In a study published in Nature Microbiology, researchers at the Icahn School of Medicine at Mount Sinai address unanswered questions about how fecal microbiota transplantation (FMT) can effectively restore a patient’s microbiome.
FMT involves transferring processed stool collected from a healthy donor into the intestinal tract of a patient in order to replace the existing microorganisms in the intestinal tract and treat Clostridioides difficile infection (CDI). FMT helps to restore the balance of “good” and “bad” bacteria in the colon, which can help patients fight off infections.
“This is big news for patients and providers. While FMT is effective for CDI, it is a crude treatment, fraught with challenges, including access and safety concerns. We have identified a select group of bacteria in a real-life human study that can serve as an ideal starting point for a synthetic FMT product—without the ‘fecal’ component,” says Ari Grinspan, MD, Associate Professor of Medicine (Gastroenterology), Icahn Mount Sinai, a co-author of the study.
Studies have shown how a healthy patient’s gut microbiota after transplantation resembles that of a healthy donor. However, these studies have failed to answer a very basic question: Which individual bacterial strains are actually transferred to the recipient’s gut microbiota and for how long?
“Knowing which bacterial strains are transferred to the recipient gut microbiota is critical to our understanding of why some patients respond to FMT and others do not,” says Jeremiah Faith, PhD, Associate Professor of Medicine (Clinical Immunology), and Genetics and Genomic Sciences, corresponding author of the study.
In addition, several Food and Drug Administration advisories have reported severe adverse events from FMT, increasing safety concerns around undefined FMT, which uses the entire stool. Isolating and identifying the strains that are transferred from FMT donors to recipients could lead to a potentially safer alternative to FMT, according to the researchers.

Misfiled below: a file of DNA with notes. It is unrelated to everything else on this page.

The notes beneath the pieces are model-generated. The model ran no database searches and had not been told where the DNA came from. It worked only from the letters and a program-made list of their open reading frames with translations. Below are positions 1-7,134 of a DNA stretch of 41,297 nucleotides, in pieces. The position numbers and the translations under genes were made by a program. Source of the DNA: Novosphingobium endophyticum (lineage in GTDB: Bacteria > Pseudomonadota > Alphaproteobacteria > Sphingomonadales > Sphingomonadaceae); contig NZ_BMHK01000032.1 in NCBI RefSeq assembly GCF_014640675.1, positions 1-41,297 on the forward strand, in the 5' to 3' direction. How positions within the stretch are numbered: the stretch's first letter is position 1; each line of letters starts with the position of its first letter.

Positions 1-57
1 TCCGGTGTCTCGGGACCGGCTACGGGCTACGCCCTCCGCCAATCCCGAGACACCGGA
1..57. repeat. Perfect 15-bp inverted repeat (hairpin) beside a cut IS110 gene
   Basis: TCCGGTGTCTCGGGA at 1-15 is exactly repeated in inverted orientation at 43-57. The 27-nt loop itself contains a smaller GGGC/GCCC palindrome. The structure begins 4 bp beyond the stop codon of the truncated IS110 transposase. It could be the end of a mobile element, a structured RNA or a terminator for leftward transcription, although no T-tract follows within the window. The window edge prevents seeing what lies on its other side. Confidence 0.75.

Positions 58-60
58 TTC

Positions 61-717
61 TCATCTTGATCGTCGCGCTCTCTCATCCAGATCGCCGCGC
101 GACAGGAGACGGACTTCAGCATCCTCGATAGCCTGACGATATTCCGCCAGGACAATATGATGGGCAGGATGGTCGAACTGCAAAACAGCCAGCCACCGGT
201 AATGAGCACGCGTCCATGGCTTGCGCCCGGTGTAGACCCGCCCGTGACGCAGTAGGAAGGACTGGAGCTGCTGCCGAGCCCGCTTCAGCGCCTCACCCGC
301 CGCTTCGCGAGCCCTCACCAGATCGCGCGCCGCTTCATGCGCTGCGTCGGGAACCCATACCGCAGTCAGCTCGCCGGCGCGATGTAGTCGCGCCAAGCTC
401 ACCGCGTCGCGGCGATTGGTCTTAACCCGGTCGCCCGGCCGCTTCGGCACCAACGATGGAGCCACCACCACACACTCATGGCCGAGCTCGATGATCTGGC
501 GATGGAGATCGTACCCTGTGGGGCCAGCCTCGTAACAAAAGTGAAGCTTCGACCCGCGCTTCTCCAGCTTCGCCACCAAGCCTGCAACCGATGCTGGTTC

Dr. Faith and his team of researchers isolated and sequenced the whole genomes of 2,987 bacterial isolates representing 1,008 unique strains from 9 FMT healthy donors and 13 recurrent CDI FMT recipients, while also developing an algorithm to track sequenced bacterial strains and metagenome. The researchers identified 42 specific species that were especially likely to engraft successfully, and suggested that trials be done to ascertain which of those are most efficacious for treatment.
The researchers also rigorously validated and benchmarked the algorithms and showed that most FMT donor strains (more than 70 percent) and a minority of recipient strains (less than 25 percent) are retained for at least five years after FMT in non-relapsing patients. Patients who relapsed showed significantly less engraftment of donor strains, and within that group, those for whom a second FMT treatment was clinically successful showed significantly more engraftment after the second try. Indeed, the researchers reported that engraftment was an accurate and robust metric to explain the clinical outcome of both initial and repeat FMT.
Jeremiah Faith, PhD
Associate Professor of Medicine (Clinical Immunology), and Genetics and Genomic Sciences
Ari Grinspan, MD
Associate Professor of Medicine (Gastroenterology)